Currently, 49% of LTC recipients are relying on Medicaid, but keep in mind, while some in this group come from our nation’s poor, many in this group start out paying out-of-pocket then go on Medicaid after their assets are exhausted. Only 7% of people are actually paying for long-term care with private insurance coverage they have purchased. The government took a step to reduce Medicaid roles with the passage of the DRA, making Medicaid eligibility more difficult. The three-year look back is gone. Under the new law, the look-back period is five years for all transfers, and the beginning date for the penalty period is now the later of the date the person enters a nursing home or the date the person applies for Medicaid.

What this boils down to is the penalty period will not begin until the nursing home resident is virtually destitute.

Gifts made by seniors in the most innocent manner could jeopardize their eligibility for Medicaid even if it is legitimately needed. For example, a grandparent making a monetary gift to a grandchild for a wedding or college graduation could end up delaying their Medicaid eligibility.

Also, watch out for filial responsibility. Filial responsibility laws derive from England’s Elizabethan Poor Relief Act of 1601. This law required grandparents, parents and children, to the extent they were able, to support family members who could not care for themselves. Currently, 28 states have filial responsibility laws. Pennsylvania has re-enacted its law making children liable for support of their indigent parents, and other states are likely to follow suit.

The DRA of 2005 also affects the exemption of a person’s home, the use of interest-only annuities and the forgiving of loans.
• A person’s home, formerly exempt from Medicaid eligibility limits, will be counted as an asset if the equity in that home exceeds $500,000. States are allowed the option to increase that amount to $750,000.
• Some advantages in using interest-only annuities have also been eliminated. These annuities provided a small income during life and left the original investment to heirs upon the senior’s death. Under the new rules, the state must be named beneficiary of any leftover funds in the annuity for at least the amount of the medical assistance paid on behalf of the annuitant.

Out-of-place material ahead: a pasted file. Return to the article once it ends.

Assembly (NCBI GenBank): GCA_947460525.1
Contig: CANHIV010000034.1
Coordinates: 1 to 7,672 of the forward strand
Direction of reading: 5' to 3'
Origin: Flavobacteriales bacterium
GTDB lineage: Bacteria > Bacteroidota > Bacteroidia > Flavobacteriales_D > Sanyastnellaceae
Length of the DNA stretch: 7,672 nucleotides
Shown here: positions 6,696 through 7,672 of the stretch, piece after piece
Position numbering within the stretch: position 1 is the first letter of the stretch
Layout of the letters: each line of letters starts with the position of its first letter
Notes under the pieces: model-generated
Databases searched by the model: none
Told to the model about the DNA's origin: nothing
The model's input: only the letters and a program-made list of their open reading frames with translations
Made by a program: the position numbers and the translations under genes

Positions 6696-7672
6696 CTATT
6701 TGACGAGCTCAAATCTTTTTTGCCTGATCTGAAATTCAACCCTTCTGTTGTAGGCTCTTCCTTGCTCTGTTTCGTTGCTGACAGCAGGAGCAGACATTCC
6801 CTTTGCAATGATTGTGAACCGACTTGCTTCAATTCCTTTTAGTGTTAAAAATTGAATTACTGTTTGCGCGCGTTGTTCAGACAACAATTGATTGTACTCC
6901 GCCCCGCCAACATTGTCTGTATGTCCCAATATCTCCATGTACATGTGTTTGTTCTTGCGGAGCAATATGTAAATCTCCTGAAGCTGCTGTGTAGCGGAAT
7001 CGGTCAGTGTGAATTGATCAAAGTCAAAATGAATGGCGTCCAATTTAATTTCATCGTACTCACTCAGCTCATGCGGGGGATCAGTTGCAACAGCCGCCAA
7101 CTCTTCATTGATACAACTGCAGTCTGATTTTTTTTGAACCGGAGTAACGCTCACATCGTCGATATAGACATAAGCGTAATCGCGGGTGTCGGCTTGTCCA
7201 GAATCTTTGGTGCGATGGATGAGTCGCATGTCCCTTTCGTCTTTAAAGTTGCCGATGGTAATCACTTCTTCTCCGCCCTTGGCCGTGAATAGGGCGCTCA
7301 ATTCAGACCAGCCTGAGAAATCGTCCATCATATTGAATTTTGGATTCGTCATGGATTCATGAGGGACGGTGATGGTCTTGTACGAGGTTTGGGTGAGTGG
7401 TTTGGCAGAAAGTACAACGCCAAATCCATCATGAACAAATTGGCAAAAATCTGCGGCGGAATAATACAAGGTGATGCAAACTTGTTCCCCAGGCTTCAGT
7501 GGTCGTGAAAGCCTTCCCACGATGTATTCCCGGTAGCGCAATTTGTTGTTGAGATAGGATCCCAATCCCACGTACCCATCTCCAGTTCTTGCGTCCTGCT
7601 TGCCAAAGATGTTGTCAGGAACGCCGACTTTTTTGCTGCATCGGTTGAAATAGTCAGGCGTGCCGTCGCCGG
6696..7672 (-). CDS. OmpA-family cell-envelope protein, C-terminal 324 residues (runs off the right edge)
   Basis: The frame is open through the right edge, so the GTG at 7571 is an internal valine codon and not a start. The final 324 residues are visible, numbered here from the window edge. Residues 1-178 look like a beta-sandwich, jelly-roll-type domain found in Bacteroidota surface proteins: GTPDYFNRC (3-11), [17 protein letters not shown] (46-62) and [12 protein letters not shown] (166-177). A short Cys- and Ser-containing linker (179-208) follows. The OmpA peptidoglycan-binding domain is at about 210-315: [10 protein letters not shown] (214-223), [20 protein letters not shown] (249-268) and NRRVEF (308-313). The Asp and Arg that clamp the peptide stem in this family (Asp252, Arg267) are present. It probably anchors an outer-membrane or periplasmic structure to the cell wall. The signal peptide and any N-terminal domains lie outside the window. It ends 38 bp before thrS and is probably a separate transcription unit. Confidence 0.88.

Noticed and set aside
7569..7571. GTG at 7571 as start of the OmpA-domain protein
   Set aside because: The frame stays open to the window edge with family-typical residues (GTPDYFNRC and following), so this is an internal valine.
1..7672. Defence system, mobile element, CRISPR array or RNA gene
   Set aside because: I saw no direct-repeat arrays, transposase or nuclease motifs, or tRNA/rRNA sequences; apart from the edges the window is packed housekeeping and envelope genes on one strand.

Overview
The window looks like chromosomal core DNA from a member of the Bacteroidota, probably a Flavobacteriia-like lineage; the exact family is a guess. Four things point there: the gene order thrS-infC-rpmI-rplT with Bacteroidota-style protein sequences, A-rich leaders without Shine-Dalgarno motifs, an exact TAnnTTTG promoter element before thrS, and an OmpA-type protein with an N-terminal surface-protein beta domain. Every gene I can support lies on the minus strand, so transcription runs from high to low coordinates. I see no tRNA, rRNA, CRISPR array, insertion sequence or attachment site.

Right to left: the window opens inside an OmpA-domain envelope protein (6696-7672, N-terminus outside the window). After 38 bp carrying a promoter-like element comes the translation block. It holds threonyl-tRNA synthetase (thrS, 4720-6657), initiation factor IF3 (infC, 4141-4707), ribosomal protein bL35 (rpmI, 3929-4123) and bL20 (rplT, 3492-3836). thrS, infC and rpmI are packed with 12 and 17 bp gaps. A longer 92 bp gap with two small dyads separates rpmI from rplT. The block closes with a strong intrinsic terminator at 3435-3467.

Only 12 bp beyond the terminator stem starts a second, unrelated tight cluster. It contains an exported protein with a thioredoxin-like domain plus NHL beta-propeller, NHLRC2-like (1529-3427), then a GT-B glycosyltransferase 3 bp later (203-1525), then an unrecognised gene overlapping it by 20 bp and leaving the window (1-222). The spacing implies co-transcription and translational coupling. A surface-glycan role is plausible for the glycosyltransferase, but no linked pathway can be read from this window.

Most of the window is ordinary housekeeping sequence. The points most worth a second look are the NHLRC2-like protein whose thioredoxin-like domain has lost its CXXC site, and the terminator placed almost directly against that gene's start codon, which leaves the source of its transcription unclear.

• A senior can no longer loan money to their children to get it out of their estate, then, forgive the loan. In order not to be considered a transfer of assets, the repayment of a loan or mortgage must be actuarially sound and cannot be forgiven or cancelled upon the death of the lender.

Projected growth in the senior population has caused states to seriously review Medicaid programs.

For a reasonable cost, life insurance with a long-term care rider can be purchased. This plan will provide funds for the insured should they need long-term care, protecting the loss of other assets they have worked so hard to accumulate. However, in the event no long-term care is ever needed, the insured has a death benefit to leave to heirs, enhancing even further the legacy they will be able to leave their loved ones.


I experienced this with a close friend. We will call her, “Marg.” She is 72 years old and had a double mastectomy done about 20 years ago. She has recovered wonderfully and lives a full life. Every two years she goes in for a special test to determine if any cancer cells have developed in her body. The test costs about $2800 to $3000 per exam. Medicare usually covers the majority of the expense except for her office visit costs and a deductible.

She recently had the test done. When the bill came in, it stated…“the test costs are no longer covered under “Obama Care. You will have to pay the bill in full.”